ALBANESE: Thank you. We are happy to take questions.


JOURNALIST: What do you make of the candidates’ behaviour over the last week or last few days in respect to Andrew Constance and John Barilaro?


ALBANESE: Well, I think people will make their own judgement. What I’m about is making sure that we present Kristy McBain as the candidate that she is, someone who is just interested in the community, not interested in herself, who is running to do something for them, the forgotten people of Eden-Monaro, not interested in the political games that we’ve seen from the other side.


JOURNALIST: You’ve said previously that you expect it to be tough for Labor to hold this seat in a by-election. Do you still believe that after this week’s other events?


ALBANESE: It certainly will be tough. This is a seat which, on the current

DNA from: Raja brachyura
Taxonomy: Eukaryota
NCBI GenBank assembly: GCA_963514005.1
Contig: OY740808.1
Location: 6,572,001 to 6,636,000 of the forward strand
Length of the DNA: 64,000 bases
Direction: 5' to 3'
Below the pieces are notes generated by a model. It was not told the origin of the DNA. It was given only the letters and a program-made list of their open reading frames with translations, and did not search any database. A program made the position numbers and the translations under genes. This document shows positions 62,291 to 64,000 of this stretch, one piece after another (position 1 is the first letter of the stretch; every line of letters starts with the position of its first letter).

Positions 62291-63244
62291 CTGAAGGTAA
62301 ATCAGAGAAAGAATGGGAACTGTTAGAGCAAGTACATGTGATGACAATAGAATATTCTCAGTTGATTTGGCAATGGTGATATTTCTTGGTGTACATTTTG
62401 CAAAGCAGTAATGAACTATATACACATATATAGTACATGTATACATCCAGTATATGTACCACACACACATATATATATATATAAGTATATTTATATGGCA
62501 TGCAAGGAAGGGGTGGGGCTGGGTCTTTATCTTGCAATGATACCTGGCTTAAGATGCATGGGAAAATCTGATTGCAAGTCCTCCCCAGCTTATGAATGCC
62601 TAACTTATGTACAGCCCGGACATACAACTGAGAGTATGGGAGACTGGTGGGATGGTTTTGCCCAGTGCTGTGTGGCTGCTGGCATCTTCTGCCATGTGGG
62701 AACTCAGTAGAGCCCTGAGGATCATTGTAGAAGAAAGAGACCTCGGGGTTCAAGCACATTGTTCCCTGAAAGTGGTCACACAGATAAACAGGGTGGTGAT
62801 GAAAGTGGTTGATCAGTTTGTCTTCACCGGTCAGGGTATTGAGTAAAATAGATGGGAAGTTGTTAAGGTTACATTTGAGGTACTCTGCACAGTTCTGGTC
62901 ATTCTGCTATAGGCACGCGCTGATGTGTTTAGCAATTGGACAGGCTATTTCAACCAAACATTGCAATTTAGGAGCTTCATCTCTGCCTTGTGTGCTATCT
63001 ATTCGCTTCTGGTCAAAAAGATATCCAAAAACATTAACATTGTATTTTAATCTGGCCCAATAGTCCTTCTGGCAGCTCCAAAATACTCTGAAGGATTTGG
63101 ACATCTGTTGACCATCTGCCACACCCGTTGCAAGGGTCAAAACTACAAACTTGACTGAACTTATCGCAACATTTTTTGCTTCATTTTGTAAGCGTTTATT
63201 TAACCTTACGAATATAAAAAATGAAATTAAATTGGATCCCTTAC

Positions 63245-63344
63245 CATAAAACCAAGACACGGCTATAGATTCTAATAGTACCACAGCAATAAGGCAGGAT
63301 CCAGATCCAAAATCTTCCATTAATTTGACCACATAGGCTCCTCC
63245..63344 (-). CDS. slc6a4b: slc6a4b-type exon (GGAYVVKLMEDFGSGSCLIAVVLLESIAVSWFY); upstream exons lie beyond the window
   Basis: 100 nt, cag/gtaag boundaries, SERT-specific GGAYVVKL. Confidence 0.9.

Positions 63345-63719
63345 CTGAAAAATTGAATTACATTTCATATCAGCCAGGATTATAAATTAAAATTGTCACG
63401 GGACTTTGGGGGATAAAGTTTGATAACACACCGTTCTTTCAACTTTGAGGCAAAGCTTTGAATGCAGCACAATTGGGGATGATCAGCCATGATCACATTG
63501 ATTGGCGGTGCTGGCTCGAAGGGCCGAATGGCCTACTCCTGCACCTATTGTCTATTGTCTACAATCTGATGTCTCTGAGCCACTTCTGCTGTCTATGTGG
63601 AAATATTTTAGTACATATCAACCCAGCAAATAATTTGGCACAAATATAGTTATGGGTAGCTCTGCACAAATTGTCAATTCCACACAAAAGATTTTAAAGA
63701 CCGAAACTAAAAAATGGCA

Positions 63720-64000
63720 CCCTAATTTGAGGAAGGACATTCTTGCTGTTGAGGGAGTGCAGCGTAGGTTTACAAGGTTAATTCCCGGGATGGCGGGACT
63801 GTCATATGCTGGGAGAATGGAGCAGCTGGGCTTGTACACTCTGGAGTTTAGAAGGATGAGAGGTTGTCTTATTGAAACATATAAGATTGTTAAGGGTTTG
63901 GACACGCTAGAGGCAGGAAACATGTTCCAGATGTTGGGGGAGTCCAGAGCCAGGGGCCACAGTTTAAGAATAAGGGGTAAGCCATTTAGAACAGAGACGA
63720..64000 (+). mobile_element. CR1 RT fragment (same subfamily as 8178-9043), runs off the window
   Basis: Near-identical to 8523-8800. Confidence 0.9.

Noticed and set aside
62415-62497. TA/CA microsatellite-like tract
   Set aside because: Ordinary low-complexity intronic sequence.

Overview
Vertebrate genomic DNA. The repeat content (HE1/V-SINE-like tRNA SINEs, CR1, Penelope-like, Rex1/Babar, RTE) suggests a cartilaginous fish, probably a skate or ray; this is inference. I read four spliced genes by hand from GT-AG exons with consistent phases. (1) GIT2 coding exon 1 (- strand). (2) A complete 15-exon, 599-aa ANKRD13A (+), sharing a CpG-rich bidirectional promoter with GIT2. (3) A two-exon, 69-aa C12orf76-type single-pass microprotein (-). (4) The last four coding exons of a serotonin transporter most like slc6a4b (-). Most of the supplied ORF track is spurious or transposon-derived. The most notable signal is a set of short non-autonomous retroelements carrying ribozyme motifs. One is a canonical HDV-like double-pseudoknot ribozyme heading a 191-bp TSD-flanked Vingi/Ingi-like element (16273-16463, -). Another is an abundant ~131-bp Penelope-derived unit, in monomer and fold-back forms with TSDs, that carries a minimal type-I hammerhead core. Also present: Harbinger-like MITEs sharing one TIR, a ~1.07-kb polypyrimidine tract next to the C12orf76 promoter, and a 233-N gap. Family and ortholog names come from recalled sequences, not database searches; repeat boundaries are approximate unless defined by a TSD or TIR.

boundaries, Jim Snow would never have won during the Hawke and Keating Government period. It is a seat where by Mike Kelly we know represents three to four per cent difference from the New South Wales state-wide vote when he has been a candidate. But we firmly believe that in Kristy McBain we are putting forward a candidate who is in same tradition as Mike Kelly, someone who will work for her local community, someone who is a part of the local community, a graduate from Eden Marine High School, just down the road here. Someone who is raising her three children and looking after her beloved dog, a Collie I believe it is, here in the electorate. Kristy is a part of this electorate. And one of the things I found this morning in Merimbula just walking down the street was every single person we ran into stopped to say, ‘Good on you. Kristy is fantastic. Welcome’. They want a strong advocate who is interested in them. What the other side of politics has shown is that they are interested in each other over the past few days.